At the behest of Buck Knives in Post Falls, Idaho Sen. Mike Crapo has introduced legislation to lift a decades-old ban on interstate commerce in switchblade knives.
Switchblades, also known as automatic knives, have a mechanism allowing one-handed operation to easily open the blade. They’ve been illegal in interstate commerce since 1958, but are legal in 27 states, including Idaho. They’re illegal in 23 states, including Washington.
A 2009 amendment to the 1958 ban allowed “spring-assisted” knives to be sold through interstate commerce, but not fully automatic ones that don’t first require a manual push to open the blade.
Crapo’s bill wouldn’t make any changes to state laws. It would just allow people in states where switchblades are legal to buy them from out-of-state U.S. firms – and allow firms like Buck Knives to market them in those states.
“We’re thrilled to see this legislation introduced,” said CJ Buck, president of Buck Knives, “and we couldn’t be prouder to have Buck Knives’ senior senator leading the charge.”
In a statement, he said Crapo’s bill would “help knife owners and consumers, remove unnecessary federal burdens, and allow states to decide what tools are legal within their jurisdiction, as the Constitution guarantees.”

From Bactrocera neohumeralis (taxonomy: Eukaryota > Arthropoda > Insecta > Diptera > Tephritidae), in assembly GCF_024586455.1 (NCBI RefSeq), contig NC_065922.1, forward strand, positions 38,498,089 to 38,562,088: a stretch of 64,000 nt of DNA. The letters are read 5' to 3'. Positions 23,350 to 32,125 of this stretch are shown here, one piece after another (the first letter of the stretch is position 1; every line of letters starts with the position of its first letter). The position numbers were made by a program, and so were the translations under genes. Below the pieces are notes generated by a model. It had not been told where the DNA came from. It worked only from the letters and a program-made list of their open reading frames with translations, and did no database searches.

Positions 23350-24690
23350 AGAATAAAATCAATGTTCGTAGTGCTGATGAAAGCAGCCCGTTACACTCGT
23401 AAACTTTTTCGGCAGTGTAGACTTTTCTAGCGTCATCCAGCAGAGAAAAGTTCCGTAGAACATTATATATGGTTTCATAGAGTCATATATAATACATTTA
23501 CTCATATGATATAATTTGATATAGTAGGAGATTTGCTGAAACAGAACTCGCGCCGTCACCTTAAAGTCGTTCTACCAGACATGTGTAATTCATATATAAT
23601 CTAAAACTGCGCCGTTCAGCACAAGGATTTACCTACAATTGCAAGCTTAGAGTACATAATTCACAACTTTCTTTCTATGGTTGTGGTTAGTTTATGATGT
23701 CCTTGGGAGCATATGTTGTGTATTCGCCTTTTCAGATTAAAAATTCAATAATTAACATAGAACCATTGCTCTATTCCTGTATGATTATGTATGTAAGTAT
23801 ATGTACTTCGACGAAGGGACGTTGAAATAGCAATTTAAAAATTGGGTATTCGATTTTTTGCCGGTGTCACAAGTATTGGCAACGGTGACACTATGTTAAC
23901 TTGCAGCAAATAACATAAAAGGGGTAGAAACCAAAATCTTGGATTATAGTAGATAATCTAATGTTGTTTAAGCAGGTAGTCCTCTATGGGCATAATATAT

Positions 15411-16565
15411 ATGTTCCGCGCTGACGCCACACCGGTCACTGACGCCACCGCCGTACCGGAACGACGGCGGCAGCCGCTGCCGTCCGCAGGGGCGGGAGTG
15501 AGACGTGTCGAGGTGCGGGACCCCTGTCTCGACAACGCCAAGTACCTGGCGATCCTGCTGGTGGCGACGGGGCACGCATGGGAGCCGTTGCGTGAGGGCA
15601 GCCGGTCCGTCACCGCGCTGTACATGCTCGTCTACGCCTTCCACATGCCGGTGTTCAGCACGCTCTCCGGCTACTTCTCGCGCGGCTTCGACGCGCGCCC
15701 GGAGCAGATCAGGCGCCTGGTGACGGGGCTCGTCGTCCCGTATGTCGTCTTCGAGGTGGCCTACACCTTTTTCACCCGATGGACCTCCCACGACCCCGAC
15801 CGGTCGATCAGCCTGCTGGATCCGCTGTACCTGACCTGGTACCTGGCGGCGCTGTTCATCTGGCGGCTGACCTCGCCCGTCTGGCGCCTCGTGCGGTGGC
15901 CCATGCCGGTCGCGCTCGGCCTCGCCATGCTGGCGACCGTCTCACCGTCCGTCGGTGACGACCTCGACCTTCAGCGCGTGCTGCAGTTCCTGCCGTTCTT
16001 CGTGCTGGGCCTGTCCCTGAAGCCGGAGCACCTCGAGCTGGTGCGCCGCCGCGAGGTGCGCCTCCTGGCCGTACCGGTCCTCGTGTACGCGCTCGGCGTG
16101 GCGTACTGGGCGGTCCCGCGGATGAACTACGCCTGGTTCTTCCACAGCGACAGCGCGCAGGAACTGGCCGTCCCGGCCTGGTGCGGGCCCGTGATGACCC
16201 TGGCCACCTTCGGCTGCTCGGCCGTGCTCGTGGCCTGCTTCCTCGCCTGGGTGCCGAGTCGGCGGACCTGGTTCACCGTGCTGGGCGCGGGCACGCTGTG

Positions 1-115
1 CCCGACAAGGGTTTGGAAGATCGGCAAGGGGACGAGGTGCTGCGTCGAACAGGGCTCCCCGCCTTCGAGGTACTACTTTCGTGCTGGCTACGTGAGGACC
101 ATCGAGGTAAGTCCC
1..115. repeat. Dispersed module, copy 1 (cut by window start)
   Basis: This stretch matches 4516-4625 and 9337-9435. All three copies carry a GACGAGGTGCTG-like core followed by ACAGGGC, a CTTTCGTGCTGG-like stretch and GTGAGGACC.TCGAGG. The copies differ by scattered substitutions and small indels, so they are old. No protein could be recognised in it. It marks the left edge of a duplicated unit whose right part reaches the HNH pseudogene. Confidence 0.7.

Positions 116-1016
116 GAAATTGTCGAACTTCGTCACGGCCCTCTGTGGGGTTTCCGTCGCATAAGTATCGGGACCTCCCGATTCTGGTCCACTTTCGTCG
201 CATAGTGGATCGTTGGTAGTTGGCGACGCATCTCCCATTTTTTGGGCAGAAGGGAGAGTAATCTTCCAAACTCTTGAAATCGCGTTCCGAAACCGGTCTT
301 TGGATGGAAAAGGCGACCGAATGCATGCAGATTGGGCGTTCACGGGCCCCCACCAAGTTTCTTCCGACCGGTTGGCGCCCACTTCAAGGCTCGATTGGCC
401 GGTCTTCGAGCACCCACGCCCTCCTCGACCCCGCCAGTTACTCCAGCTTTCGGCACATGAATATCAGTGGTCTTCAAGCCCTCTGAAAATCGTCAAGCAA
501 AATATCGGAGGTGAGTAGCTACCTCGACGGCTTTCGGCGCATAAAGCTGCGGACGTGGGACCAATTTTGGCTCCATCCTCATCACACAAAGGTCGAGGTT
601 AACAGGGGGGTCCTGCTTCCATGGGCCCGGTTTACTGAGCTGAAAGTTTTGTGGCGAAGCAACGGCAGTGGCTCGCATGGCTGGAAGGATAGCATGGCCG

The bill, if it became law, would be a significant boost to companies like Buck Knives that manufacture switchblades, but now are restricted from shipping them out of state, other than for military use.
“It is imperative that law-abiding citizens and sportsmen have the ability to buy and sell the tools vital to their trade,” Crapo said. “This measure would remove one of the many federal regulatory burdens that have hindered manufacturing growth, interstate commerce and consumer practices for far too long.”
Switchblade knives were popular in the U.S. in the first part of 20th Century, when they were marketed as useful tools for farmers, woodsmen and others who needed a modern knife that could easily and quickly be deployed with one hand. But in the 1950s, they became associated with criminal gangs, an image cemented in the public consciousness through popular entertainment including the 1957 Broadway musical “West Side Story,” which became a Hollywood movie in 1961.
“Some people have asked, ‘Why are you doing this?’” said Lindsay Nothern, spokesman for Crapo. “It’s a lot of sporting stuff – when you’re out in the field, when you get a deer or something and you want to clean it, a lot of people use these blades because you can operate them with one hand.”
Nothern said Crapo’s received no pushback on the idea thus far, and hasn’t received any questions about it from law enforcement.
Asked if the bill is likely to pass, Nothern said, “We got it introduced, so we’ll go from there. Let’s see how many people we get signed on.”
Because of the number of states that still ban switchblades, he said, “we may have to do some explanation about it to folks, but it does not impede state law, so if a state has banned it, you can’t ship a knife in there anyway.”
Switchblades remain illegal in Canada and much of Europe.